If Mary did understand that Jesus was about to face his death, it might have been tempting for her to skip to the happy ending. After all, she knew Jesus personally as “The Resurrection and the Life,” (John 11:25) and would have at least considered the fact that He might be able to conquer death when He Himself was in its grip. But perhaps, Mary understood more than most the importance of being with someone in the moment. Jesus, after all, had paused to weep with her when He knew that in just a few moments He would raise Lazarus to life. Likewise, Mary honored the suffering of our Lord Jesus and the solemn pain of what was to come by anointing him with this burial perfume.

As you prepare for Easter, resist the temptation to skip blithely by Maundy Thursday and Good Friday. Take these days to meditate on the depth of Christ’s sacrifice for you, on His pain and your sin. Let His agony and your desperate state without Him sink in and linger with you awhile before turning your attention to His victory on Easter morning.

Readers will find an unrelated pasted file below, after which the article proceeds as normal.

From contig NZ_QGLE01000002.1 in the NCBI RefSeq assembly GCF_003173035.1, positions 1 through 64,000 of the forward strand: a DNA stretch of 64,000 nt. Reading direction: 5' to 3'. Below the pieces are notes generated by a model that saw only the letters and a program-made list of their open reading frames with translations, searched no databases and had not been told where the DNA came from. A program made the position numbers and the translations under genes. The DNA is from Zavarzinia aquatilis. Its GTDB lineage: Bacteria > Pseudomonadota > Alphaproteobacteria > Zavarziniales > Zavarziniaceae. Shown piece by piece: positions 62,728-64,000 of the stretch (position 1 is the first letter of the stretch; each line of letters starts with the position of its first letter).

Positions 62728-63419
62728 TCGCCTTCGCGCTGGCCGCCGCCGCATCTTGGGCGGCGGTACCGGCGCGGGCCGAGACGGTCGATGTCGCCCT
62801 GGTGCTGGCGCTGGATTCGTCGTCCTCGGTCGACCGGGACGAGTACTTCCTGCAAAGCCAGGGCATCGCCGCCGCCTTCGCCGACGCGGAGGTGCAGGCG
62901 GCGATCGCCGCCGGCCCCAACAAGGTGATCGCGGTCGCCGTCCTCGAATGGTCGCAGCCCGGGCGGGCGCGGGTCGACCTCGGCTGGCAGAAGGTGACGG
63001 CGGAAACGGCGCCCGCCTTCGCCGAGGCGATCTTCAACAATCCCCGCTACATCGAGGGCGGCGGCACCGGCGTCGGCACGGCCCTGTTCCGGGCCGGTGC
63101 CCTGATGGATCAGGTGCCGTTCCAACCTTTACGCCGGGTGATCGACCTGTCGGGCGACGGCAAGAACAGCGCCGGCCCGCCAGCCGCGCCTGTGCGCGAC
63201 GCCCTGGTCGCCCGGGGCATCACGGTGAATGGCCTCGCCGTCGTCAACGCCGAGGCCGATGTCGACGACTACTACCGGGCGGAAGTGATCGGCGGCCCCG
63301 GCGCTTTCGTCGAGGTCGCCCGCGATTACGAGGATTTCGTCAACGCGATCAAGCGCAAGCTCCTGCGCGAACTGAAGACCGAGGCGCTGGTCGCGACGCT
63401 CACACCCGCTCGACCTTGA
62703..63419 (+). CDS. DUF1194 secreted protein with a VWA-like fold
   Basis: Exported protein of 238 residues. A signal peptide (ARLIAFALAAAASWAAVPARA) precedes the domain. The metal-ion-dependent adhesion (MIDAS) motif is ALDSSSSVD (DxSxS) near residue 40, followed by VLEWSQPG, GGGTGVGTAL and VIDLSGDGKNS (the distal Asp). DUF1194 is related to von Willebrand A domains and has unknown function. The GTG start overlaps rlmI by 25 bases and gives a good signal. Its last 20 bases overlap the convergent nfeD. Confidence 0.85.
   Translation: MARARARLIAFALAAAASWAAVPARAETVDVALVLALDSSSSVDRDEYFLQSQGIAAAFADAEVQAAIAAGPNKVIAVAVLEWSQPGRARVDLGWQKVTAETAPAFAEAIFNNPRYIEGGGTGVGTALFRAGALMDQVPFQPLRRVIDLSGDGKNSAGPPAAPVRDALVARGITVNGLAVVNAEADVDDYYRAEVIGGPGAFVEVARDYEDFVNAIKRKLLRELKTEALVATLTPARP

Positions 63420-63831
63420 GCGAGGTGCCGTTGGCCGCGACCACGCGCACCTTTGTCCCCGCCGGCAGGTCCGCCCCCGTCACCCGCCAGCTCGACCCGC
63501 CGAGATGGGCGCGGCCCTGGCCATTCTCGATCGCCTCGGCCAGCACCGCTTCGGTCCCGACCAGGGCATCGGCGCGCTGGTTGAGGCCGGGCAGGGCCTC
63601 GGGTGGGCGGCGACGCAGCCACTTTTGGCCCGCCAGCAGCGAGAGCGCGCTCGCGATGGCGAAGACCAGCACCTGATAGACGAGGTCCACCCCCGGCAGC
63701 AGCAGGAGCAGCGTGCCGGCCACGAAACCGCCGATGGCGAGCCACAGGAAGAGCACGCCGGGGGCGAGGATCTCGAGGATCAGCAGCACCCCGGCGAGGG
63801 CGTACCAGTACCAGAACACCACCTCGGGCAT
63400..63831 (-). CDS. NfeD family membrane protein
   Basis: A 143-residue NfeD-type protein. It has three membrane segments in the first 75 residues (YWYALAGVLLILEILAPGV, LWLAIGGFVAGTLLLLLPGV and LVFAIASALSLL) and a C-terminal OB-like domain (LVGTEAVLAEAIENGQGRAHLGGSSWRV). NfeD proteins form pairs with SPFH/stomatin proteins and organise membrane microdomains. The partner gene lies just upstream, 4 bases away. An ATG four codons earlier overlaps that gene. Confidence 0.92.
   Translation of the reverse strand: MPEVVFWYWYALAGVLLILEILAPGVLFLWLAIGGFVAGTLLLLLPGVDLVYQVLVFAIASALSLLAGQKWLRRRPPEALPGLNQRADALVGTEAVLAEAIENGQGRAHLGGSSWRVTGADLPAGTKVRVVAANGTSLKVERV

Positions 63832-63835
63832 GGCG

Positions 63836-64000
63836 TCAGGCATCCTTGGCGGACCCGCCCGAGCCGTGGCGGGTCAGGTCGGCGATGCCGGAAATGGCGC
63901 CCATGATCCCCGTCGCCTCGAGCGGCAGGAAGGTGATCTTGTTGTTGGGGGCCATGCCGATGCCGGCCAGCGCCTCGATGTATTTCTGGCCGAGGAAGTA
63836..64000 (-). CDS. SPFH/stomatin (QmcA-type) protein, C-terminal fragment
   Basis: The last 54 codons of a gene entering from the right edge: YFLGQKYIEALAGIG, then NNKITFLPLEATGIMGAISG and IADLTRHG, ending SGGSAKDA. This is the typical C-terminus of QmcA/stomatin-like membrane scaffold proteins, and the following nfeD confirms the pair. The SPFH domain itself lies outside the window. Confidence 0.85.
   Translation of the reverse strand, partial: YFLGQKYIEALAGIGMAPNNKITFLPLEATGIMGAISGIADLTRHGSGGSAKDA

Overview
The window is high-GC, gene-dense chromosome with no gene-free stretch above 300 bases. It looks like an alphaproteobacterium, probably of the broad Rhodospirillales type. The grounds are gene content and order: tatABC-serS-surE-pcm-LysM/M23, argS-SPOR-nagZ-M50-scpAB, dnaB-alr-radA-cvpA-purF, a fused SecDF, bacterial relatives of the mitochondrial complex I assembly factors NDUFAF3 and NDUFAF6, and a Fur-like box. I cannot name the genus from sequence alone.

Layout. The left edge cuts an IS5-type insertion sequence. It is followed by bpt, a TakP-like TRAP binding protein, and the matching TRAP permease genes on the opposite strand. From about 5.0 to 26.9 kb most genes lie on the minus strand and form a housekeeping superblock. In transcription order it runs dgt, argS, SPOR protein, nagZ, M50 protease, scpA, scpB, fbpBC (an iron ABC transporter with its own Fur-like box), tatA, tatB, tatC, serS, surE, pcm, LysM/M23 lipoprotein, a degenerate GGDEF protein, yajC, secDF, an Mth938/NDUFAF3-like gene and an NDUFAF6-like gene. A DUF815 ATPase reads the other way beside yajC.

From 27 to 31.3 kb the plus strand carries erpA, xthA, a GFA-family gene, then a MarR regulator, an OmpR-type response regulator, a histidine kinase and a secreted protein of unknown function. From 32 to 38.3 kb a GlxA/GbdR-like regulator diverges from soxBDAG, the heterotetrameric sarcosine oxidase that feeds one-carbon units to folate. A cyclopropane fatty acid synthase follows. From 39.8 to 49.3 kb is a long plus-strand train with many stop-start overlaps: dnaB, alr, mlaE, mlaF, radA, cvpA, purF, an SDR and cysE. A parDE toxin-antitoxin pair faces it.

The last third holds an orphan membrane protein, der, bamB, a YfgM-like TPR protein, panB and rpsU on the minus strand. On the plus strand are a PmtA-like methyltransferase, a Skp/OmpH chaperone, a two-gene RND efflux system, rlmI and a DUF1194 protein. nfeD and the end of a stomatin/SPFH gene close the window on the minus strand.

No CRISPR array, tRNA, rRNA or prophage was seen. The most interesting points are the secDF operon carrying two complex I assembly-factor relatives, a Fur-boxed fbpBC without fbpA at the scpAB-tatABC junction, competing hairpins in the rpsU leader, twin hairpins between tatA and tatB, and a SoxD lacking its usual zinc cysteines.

4.) Forget about everyone around you…
Although the evening was most likely marked by a festive atmosphere—after all this was a time to honor Jesus and the new life he’d brought—Mary didn’t try to please others and keep the mood light. In fact, she ignored what everyone around her might think, and she broke open this costly perfume on the feet of Jesus. She even humbled herself to wipe his feet with her hair—when women of her day never even let their hair down in public. She refused to care about the opinion of others and instead cared about the one thing needful, worshipping Jesus.

As you prepare for Easter, don’t let the fact that others take this day as one simply for chocolate and Easter Egg Hunts deter you from approaching Jesus and these special days with unashamed worship. Ignore the crowd and focus on the One who deserves all our worship.